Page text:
TORONTO — On the heels of a major summer box-office slump caused by flopping franchise sequels and under-performing tentpoles, the Toronto International Film Festival is offering up an alternative: edgy stories that have big names but don't quite fit into the mainstream.
From George Clooney's disturbing look at a home invasion in "Suburbicon," to Darren Aronofsky's enigmatic psychological thriller "Mother!" and Alexander Payne's human-shrinking satire "Downsizing," the lineup kicking off Thursday features adventurous work by major filmmakers at a time when the instinct is to not take risks, say organizers.
"It's terrific to see these very strong, very individualistic, challenging pieces of work still being done," said Piers Handling, director and CEO of TIFF.
"People talk about the death of independent cinema and how everything is a franchise or a comic book or that kind of thing — it's not really true," added Cameron Bailey, artistic director of TIFF.
"Some of the best filmmakers are still getting the chance to tell adventurous stories, to be bold with the ideas in their movies and to still work with big budgets."
Overall, the lineup reflects an uncertainty and instability in the world, with films dealing with the notion of chaos and survival.
"It's a strange moment, let's face it, I think for everyone," said Handling. "Everyone feels this sense of disruption, it's very unsettled, a sense of really what is the future going to hold in store?"
About 340 films will screen at this year's fest, which runs Sept. 7 to 17. It's a smaller number than in recent years — a result of a TIFF mandate to trim the overall number of titles by 20 per cent. Organizers said they made the changes in response to feedback from audiences, the industry and the media.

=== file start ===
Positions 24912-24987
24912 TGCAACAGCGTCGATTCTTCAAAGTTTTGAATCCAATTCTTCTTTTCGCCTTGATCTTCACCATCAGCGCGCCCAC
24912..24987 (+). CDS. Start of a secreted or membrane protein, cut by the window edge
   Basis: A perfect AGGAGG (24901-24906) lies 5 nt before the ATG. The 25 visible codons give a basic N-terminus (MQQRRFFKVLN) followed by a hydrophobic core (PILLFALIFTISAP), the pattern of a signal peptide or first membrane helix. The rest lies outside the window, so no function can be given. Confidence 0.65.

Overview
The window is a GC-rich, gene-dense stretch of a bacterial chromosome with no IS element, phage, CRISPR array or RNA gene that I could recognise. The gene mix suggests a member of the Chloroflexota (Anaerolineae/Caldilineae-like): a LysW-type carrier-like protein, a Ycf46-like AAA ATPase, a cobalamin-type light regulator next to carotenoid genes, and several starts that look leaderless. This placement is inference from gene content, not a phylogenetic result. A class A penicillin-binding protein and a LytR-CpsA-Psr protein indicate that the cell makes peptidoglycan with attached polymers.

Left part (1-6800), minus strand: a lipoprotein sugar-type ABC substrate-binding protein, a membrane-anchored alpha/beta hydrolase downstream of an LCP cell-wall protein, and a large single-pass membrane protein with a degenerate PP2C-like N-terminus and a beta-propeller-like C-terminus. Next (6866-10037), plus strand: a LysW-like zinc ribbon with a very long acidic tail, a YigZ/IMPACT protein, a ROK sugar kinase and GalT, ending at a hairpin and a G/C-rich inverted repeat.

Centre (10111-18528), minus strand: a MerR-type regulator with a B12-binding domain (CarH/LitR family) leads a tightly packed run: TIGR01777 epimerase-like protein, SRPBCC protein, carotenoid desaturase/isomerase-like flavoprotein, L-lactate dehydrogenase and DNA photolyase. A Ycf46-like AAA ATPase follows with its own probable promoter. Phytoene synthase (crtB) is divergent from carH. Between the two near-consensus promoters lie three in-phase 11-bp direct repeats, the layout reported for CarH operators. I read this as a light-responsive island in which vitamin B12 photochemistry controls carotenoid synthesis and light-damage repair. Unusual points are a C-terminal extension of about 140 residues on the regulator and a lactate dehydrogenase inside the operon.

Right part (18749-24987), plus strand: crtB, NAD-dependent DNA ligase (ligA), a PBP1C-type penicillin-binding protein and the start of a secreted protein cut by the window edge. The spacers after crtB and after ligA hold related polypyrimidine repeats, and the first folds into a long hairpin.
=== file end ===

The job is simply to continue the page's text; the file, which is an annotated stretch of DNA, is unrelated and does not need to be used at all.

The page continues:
The fest is typically seen as a springboard to the Oscars, with many titles going on to win the golden statuette, and this year's edition has a wealth of awards bait.
The festivities kick off with the world premiere of "Borg/McEnroe," starring Shia LaBeouf as tennis great John McEnroe and Sverrir Gudnason as Sweden's Bjorn Borg. It will close with the French-language comedy "C'est la vie!" by Olivier Nakache and Eric Toledano.
About a third of the films in the lineup are directed by women. Among them is Angelina Jolie's "First They Killed My Father," Haifaa Al Mansour's "Mary Shelley," Angela Robinson's "Professor Marston & the Wonder Women," Greta Gerwig's "Lady Bird," and Brie Larson's "Unicorn Store."
"They're some of the strongest films this year, that's no surprise," said Bailey of the female-helmed films. "But also I think what's new is films that can play as a big-scale movie.
"What often happens with women trying to make films is that the people who have the money to make the films don't trust female filmmakers with the budgets to make a large-scale film, the kind of film we would show as a gala. But that is beginning to change."
"Borg/McEnroe" and "Mary Shelley," in which Elle Fanning plays the "Frankenstein" author, are among a slew of biopics in the lineup. Others include "Darkest Hour" with Gary Oldman as Winston Churchill; "I, Tonya" with Margot Robbie as ice skater Tonya Harding; James Franco as Tommy Wiseau in "The Disaster Artist"; and "Stronger" with Jake Gyllenhaal and Tatiana Maslany as Boston Marathon bombing survivors.
Documentaries will profile luminaries including Canadian rockers the Tragically Hip, pop star Lady Gaga, guitar great Eric Clapton, singer Grace Jones, primatologist Jane Goodall, and Jim Carrey and Andy Kaufman.
Star watchers can also look out for the likes of Denzel Washington ("Roman J. Israel, Esq."), Jennifer Lawrence ("Mother!), Matt Damon ("Suburbicon," "Downsizing"), Jessica Chastain ("Molly's Game"), Idris Elba ("Molly's Game") and Steve Carell and Emma Stone, stars of "Battle Of The Sexes" — among many others.
Some A-listers will also discuss their craft at a multitude of Q-and-A special events, including Jolie, Helen Mirren, Glenn Close and Javier Bardem. Meanwhile, Christopher Nolan will speak at an IMAX screening of "Dunkirk," Aaron Sorkin will conduct a master class, and Louis C.K. will do a live TIFF Long Take podcast for his film "I Love You, Daddy."
"TIFF is really about providing experiences," said Handling. "I think that's very important for us — provide a context for the work that you're seeing, historical or contemporary."
Victoria Ahearn, The Canadian Press